Warped La Colmena No 44 – Cigar Review

Today we are going to do a cigar review of the Warped La Colmena No 44 cigar

I don’t recall smoking any Warped cigars, but this was recommended to me by Gabe up at Cigar Pointe a couple weeks ago and today seems like a good day to smoke one.

We were getting ready to leave to go to Michigan for a job, Deb and I both will be working, it’s kinda funny that this will be Debs first Nuclear job and I plan for it to be my last one.

I’m retiring!

The History of Warped Cigars

Kyle Gellis established Warped Cigars in 2007

He became interested in cigars much earlier, when his father, an avid cigar lover, would come home from work and with Kyle by his side, he would have a smoke.

At age 6 his dad would let him pick out the cigar he would smoke, cut it and hold the lighter for him, while he lit up.

Kyle would listen as his father explained what he tasted, what he liked and didn’t like about the cigar.

He smoked his first cigar at age 16, a Montectisto No 2 Habano, that his father gave him.

At age 18, while attending the University of Central Florida, Kyle would make weekly visits to Little Havana in Miami to learn everything he could about blending and manufacturing of cigars.

This sparked the idea for his own cigar business and he visited numerous cigar manufacturers looking for a suitable partner to craft his cigar and he found one in El Titan de Bonze.

They are the only remaining cigar factory in Little Havana and that is where Warped Cigars are produced.

Kyle blends all of Warped’s cigars and Warped reflects Kyle’s vision of the ideal cigar profile

Warped’s Slogan: Be Exclusively Different!

What’s in the La Colmena No 44

This stick is also known as “the beehive” and the cigar that put Warped Cigars on the radar.

This Cigar received a 93 rating from Cigar Aficionado

This is a Cuban style blend featuring entubado bunching, a Cuban triple cap and historic Cuban covered foot.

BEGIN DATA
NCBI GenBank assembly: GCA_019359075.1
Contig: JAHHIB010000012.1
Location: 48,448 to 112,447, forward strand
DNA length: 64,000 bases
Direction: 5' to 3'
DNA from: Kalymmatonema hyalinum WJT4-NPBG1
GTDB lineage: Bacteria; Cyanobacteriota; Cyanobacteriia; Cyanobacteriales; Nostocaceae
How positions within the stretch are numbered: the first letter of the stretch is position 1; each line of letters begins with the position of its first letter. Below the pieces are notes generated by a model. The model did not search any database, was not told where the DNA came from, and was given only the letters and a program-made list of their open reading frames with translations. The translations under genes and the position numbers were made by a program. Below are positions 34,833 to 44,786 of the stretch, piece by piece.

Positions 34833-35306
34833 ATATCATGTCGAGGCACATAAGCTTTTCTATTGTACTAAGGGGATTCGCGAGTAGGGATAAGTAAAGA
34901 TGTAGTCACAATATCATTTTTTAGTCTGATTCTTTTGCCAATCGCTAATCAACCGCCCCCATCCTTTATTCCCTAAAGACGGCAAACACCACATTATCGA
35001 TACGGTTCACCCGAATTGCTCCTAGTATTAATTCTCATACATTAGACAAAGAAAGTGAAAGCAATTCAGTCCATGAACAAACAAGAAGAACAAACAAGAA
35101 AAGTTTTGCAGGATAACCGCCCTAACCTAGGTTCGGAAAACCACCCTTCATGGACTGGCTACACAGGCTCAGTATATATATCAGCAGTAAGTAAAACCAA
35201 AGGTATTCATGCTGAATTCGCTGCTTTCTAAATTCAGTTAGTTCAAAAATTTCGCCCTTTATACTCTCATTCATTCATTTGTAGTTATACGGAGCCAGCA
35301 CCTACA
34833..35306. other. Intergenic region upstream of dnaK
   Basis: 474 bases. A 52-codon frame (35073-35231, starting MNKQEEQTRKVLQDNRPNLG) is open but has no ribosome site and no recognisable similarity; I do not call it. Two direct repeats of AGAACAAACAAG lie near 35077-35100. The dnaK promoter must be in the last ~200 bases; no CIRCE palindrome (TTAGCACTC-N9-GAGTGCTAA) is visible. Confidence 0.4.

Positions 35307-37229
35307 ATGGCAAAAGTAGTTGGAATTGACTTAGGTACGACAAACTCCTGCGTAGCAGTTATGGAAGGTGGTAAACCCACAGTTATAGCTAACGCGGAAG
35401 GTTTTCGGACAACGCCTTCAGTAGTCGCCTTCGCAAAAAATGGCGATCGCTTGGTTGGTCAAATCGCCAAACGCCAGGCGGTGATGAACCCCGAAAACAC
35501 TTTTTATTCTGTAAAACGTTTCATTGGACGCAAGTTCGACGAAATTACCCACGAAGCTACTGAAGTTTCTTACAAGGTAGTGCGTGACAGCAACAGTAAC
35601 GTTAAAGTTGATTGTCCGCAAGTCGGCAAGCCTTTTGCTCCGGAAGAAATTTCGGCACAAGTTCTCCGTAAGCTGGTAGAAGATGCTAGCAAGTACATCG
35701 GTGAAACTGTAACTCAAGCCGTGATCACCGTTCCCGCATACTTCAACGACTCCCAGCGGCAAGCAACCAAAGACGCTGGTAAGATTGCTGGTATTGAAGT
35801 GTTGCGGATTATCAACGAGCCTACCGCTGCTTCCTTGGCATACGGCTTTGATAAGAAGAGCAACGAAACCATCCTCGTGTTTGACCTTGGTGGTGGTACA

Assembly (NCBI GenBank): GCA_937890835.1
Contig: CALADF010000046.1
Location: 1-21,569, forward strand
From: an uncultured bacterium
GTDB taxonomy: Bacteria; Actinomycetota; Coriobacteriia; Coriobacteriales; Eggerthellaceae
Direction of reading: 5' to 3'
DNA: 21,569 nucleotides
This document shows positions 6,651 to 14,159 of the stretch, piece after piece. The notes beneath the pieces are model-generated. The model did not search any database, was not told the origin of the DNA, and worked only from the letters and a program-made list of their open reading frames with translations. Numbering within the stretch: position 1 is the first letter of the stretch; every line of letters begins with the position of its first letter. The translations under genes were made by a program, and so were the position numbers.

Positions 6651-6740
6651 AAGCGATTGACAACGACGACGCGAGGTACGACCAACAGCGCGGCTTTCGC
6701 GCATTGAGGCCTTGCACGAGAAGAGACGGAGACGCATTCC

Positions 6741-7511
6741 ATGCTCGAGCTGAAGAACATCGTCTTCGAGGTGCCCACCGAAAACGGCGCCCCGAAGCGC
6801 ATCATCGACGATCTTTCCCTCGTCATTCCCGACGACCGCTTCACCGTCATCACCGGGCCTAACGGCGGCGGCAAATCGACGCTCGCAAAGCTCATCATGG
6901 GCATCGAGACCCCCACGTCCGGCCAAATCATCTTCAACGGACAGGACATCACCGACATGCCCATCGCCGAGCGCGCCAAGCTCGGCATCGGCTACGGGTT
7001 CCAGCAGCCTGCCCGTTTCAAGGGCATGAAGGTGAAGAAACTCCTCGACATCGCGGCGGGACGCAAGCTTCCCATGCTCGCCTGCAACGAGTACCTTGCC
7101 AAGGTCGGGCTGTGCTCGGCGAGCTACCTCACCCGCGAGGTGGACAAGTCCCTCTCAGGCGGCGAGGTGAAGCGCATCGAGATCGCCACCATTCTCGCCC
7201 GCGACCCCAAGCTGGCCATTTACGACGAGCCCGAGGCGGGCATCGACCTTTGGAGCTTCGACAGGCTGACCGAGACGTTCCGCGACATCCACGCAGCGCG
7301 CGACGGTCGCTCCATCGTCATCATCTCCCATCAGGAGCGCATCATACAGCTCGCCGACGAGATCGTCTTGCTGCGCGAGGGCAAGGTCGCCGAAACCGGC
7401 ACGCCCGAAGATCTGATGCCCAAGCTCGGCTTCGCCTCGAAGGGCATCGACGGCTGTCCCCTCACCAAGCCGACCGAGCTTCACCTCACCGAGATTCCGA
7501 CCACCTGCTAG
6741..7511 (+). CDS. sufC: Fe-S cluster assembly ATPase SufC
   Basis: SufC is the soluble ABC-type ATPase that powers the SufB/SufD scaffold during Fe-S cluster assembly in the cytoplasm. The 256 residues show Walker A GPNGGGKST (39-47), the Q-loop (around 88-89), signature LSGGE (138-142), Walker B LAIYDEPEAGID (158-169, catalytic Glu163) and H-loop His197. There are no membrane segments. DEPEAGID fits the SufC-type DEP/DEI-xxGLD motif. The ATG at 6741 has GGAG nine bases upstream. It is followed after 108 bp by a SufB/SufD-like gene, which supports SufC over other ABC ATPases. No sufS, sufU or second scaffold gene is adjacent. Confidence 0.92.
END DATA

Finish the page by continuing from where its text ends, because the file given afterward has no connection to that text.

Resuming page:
They are hand rolled at El Titan de Bronze by category 9 master rollers and not more than 100 a day are made.

Wrapper: Ecuadorian Deflorada

Binder: Ecuadorian

Filler: Dominican and Nicaraguan

The Experience

Start: 12:10 PM End: 12:52 PM Burn Time: 00:42

Strength: Medium

Size: 5.4×44

Smell: Cedar and Vanilla

Cold Draw: Cedar and Vanilla

Draw: A little tight, but still a lot of smoke

Construction: Smooth light brown wrapper, slightly oily, not the prettiest cigar, not large veins, some blemishes and imperfections.

Flavor:

First Third: Cedar with Black pepper on the retro hale and hint of vanilla. The pepper is keeping me from picking any other nuances.

Second Third: Pepper backed off some and the cedar came to the forefront. Started picking up some floral hints. Black Pepper changing to red pepper on the tongue.

Final Third: Everything kind of leveled out and picked up stength

Long finish throughout.

Notes

This stick had the bold presence that one would associate with a Cuban Cigar. There was not much complexity to this smoke, but it smoked good and with a slightly annoying slightly tight draw.

I made not touch ups an not relights.

Conclusion

I paid $15 for this stick and don’t regret doing so, however, I am not likely to purchase another one. This just wasn’t that interesting of a cigar to me, however, as I said in the video. We all have different taste buds and Cigar Aficionado gave this a 93 rating, so I would say there are many out there that would probably appreciate this cigar.

With that, I would recommend that if you can spare the cash and tend to like Cuban Cigar, do give it a try, just not my cup of tea.

Till next time, Feel free to leave comments and suggestions or questions in the comments section below and you can:

Burn one for me and I will do the same for you!

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